But it still applies until at least 31 December.
Which implies that whatever Google is doing now, it's not contrary to GDPR or any other EU rules at all.
Mozilla's head of EU public policy, Raegan MacDonald, reckons effective regulation to protect privacy and enable fair competition is an "issue of survival" for Mozilla and other independent companies. The browser developer approached us in order to comment on the EU's newly announced digital strategy. "We're at the beginning …
That’s only part of the story though...
“...Ireland where Google and other US tech companies have their European headquarters, is staying in the EU...It is understood that Google decided to move its British users out of Irish jurisdiction because it is unclear whether Britain will follow GDPR or adopt other rules that could affect the handling of user data...”
So it’s more about Brexit legal uncertainty than what you suggested.
And yet somehow Google thinks they can shift the data to the US. Now which data controller in the US would you need to speak to to assert your GDPR rights? And would they take any notice of you? And if they don't, which independent data protection public body would you speak to to get them enforced (do they even exist in the US)?
You would speak to the exact same person you spoke to to assert your rights if the data were stored in France or on the moon. The UK ICO. The Data Protection Act was always stronger than the requirements mandated by the EU; at present GDPR is written into UK law and continues to apply after Brexit - of course any 'punishment' handed down would be wholly inadequate but that can be assumed as it has been historically nothing to do with Brexit.
>Google could also have had British accounts answer to a British subsidiary, but has opted not to do so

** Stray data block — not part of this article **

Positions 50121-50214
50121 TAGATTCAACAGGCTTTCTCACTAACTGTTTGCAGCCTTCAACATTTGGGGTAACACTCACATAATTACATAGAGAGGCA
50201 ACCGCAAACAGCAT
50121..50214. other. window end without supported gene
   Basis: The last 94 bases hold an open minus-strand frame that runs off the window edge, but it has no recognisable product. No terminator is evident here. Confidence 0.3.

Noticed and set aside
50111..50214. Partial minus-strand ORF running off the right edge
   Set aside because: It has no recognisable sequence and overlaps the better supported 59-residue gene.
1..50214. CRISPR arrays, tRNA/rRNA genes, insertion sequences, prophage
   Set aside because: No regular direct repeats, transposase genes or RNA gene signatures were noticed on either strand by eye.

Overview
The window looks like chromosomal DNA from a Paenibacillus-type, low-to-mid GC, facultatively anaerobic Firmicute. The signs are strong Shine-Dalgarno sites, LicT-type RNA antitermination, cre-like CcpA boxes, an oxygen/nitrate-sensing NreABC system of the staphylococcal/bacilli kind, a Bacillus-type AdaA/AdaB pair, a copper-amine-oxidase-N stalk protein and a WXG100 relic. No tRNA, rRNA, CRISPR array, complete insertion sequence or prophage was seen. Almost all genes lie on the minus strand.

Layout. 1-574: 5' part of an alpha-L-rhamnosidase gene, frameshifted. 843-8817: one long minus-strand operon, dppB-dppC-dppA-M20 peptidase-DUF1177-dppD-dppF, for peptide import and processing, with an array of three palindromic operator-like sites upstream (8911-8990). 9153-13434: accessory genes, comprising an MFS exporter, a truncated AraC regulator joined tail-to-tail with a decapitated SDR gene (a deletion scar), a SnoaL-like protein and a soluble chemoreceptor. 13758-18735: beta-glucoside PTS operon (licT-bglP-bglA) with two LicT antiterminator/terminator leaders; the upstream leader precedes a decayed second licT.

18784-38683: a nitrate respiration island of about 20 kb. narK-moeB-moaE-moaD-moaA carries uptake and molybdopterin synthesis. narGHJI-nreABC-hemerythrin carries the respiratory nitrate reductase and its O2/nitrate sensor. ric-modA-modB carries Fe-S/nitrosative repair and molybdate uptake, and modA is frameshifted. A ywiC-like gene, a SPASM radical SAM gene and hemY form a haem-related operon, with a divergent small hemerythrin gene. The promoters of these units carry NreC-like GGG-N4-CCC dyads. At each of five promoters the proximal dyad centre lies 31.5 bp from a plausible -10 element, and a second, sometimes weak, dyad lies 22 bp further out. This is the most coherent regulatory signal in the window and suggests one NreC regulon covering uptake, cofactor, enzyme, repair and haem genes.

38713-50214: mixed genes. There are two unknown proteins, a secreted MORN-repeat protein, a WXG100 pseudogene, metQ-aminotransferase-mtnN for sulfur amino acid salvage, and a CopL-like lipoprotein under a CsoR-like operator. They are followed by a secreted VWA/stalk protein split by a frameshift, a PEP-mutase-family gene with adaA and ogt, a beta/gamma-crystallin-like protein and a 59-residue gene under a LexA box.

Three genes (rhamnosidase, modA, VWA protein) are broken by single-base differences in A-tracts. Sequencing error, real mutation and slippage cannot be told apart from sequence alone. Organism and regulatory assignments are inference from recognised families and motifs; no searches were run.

British people could also generally not to use google, but have opted not to do so.
With the prevalence of big tech, privacy is non-trivial to keep, but you can do some basic things, like use a paid-for email service, use Brave or no-script. I really value privacy, but even just blocking the ads makes the internet a more pleasant place.
"Mozilla is not a company that owns an ecosystem; we do not own hardware; we cannot promote or create ourselves as the default in mobile, in iOS, in Android, or on a laptop or desktop." ..... Mozilla head of EU public policy Raegan MacDonald
Of course we can, Ms MacDonald, by the simple adage of prime drivering information for browsers in all systems to access for Advanced IntelAIgent Programming.
A little something extra especial to energise and exercise that great matter between the ears.
And that's enough to keep anyone busy for more than just ever.
well, probably really yes! - and does one need to add in one's post that the target is already half set with the question of Ms MacDonald, but would that require some brand new method of crypting/decrypting wbstf right on-the-go, appearing right out-of-the-blue?
aIright, nobody getting jealous, blue's just an example (-;
And that's what the establishment are terrified of for then have they lost command and control of the leading narratives ..... to SMARTR IntelAIgent Systems executing Almighty Beta Virtual Instructions.
I Kid U Not.
Do you realise those points in time and space are your current reality to deny if you can and want to?
I was the person who told them Firebird was already taken (by an Interbase database clone). They weren't too pleased having spent several weeks coming up with that name to replace Phoenix.